Captives, the first in Jill Williamson’s Safe Lands series, is set in the near future (year 2088). The population has been decimated by a water-borne pandemic and the remnants of society have clustered together near safe water sources. The Safe Lands is a bell-shaped walled city that serves to keep its population in and dissenters out. The only problem (well, not the only problem) is that the Safe Land population can no longer reproduce. They have succumbed to a blood-borne version of the pandemic virus and they are all dying. The only chance they have at survival is to find non-infected individuals who can produce healthy babies. And they don’t have to look far, because there’s groups of them living right outside their formidable walls.
It’s the same, but it’s different
I’ve read a lot of dystopian novels. There’s something compelling about watching governmental choices go badly wrong, and that’s what you get when you read dystopian fiction. Better to read it than live it. It’s fun to speculate at a distance.
The problem with dystopias is that they have a tendency to repeat themes/situations. After a while, you feel like if you’ve read one, you’ve read them all. Especially now that The Hunger Games is so popular, Suzanne Collin’s books have become the litmus against which all dystopias are measured.
I can tell you, Captives bears little resemblance to The Hunger Games. The only thing that’s similar is the Safe Lands is a lot like the Capital. The same air of permissability and worship of leisure.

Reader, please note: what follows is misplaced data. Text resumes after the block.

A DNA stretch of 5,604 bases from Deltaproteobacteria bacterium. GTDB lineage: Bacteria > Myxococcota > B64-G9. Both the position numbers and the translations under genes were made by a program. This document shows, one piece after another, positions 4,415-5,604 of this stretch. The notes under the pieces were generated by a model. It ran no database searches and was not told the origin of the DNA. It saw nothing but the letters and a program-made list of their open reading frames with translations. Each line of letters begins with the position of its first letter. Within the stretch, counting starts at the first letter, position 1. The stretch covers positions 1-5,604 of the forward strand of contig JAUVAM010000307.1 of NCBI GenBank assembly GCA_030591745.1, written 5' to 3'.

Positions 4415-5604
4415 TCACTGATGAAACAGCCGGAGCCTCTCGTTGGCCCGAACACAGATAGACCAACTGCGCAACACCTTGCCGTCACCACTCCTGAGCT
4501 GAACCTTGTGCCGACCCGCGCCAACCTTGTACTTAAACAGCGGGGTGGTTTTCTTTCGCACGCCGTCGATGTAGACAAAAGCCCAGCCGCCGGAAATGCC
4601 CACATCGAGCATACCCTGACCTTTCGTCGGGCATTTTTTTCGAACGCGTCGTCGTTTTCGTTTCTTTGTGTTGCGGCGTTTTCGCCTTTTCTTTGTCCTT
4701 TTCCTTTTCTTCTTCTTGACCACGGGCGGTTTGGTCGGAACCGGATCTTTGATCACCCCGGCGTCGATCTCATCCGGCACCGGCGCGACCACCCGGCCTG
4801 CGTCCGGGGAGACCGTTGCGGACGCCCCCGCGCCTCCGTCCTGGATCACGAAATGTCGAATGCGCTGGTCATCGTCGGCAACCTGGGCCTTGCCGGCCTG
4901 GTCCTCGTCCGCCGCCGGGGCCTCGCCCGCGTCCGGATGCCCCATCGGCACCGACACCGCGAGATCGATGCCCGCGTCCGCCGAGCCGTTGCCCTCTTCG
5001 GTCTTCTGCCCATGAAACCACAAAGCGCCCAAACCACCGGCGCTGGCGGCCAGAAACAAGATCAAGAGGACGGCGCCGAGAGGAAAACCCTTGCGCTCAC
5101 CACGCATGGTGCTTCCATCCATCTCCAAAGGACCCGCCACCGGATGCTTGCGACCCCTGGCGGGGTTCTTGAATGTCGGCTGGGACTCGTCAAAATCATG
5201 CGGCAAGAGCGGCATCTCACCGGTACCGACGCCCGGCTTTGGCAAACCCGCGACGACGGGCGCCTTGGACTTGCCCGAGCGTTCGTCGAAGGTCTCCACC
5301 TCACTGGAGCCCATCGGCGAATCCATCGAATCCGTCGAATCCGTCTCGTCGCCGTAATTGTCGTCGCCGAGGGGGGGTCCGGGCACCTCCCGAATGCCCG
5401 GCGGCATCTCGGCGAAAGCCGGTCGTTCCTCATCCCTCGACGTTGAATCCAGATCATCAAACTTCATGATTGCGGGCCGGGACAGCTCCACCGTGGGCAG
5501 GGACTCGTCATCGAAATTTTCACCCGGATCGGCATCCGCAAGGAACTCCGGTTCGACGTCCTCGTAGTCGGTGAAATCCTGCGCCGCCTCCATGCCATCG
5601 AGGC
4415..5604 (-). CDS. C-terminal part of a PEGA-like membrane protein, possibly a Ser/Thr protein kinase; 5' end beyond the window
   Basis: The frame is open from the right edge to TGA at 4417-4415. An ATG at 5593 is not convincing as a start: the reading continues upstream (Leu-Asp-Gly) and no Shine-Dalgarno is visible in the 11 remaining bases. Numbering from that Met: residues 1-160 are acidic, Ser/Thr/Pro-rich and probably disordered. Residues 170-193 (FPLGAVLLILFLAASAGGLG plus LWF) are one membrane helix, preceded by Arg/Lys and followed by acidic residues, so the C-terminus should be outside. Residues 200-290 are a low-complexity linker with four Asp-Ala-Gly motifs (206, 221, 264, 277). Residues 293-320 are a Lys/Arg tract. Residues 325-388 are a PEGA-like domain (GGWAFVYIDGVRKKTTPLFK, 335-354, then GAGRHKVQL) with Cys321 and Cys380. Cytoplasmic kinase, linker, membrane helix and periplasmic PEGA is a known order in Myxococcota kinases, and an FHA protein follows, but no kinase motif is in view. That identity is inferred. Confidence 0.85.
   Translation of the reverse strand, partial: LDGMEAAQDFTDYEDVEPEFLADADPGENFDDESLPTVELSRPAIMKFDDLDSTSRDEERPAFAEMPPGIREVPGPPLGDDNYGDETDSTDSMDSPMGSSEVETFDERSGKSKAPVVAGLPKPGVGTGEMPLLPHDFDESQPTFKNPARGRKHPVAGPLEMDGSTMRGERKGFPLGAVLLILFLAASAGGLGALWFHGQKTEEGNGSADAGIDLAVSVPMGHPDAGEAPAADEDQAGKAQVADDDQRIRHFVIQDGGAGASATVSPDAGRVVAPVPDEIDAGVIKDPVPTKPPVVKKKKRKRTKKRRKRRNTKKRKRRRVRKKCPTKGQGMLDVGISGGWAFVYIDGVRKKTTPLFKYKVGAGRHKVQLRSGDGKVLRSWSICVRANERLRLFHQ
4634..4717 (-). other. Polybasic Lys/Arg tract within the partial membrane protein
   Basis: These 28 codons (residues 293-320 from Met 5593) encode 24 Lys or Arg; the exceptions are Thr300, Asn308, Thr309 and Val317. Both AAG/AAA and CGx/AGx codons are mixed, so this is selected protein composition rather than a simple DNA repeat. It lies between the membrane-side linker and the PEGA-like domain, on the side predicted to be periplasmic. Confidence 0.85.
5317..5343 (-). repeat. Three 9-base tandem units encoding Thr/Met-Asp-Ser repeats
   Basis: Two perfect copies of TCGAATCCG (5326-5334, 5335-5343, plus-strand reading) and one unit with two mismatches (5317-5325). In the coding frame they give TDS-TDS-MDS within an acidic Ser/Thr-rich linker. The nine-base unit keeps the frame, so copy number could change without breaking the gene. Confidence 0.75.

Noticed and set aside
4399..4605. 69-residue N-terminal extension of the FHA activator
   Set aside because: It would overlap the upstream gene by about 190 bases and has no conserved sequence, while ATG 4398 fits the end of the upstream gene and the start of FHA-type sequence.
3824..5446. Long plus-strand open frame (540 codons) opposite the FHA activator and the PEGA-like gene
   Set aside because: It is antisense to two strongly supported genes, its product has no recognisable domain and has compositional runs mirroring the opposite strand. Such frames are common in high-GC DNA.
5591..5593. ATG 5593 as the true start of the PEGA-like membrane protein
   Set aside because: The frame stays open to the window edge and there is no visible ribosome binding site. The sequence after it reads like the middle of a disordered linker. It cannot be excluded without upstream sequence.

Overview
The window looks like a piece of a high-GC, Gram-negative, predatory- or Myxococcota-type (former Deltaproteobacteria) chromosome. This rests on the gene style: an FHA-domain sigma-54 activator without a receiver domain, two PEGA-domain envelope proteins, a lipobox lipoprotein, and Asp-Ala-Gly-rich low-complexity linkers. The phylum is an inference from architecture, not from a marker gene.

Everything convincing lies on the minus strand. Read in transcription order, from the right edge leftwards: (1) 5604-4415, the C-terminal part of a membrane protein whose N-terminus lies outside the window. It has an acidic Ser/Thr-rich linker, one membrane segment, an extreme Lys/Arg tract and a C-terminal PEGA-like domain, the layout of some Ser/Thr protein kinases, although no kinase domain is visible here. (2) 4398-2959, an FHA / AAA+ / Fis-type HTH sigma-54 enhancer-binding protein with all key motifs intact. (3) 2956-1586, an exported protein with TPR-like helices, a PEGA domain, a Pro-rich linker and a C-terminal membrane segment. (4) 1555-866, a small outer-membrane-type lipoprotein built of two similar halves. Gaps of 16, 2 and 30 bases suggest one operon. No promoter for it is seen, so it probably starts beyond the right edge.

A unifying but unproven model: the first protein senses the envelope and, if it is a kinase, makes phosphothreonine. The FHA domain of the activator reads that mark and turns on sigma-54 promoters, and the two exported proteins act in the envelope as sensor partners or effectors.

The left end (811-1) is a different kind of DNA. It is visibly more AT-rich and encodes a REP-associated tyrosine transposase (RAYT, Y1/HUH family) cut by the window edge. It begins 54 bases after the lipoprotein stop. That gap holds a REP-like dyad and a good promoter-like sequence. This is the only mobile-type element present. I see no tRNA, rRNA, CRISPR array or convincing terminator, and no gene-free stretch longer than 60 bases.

Where this series diverges is in writing. Captives has a large cast of characters, instead of one main character through which the story is filtered (Wither, Hunger Games, Divergent). So there’s a lot more going on in Captives than your normal dystopian teen novel, which is reflected in the page count: 415 pages! Although, that’s 415 pages you won’t want to put down.
Captives is loosely based on the book of Daniel, with the Safe Lands representing Babylon and their dying inhabitants (unsaved). Levi and his crew are from the village of Glenrock. They are disease free believers.
The theological question the book ponders is especially relevant to today: Can a believer hold on to his beliefs in the face of cultural permissiveness? Because the book has many characters, this question is approached from several angles.
Rating: PG-13 for subject matter
Artificial insemination- it’s not described, but it is alluded to, along with specimen collection. Safe Land society also features drinking, drugging, and partnering (think life in the US during the 70’s but with better technology).
We have a character that wants so badly to fit in that he places his own needs before those of his friends and family.
We have a character that struggles between wanting to help the Safe Lands society and the wisdom behind doing so.
We have a character who needs to be a leader, but must get past his own anger to become mature enough to do the job.
We have a character who thinks she is ugly and must find her own inner beauty.
This is the second book I have read by Jill Williamson, and I can recommend both (Replication is reviewed here).
What’s your take on dystopian fiction?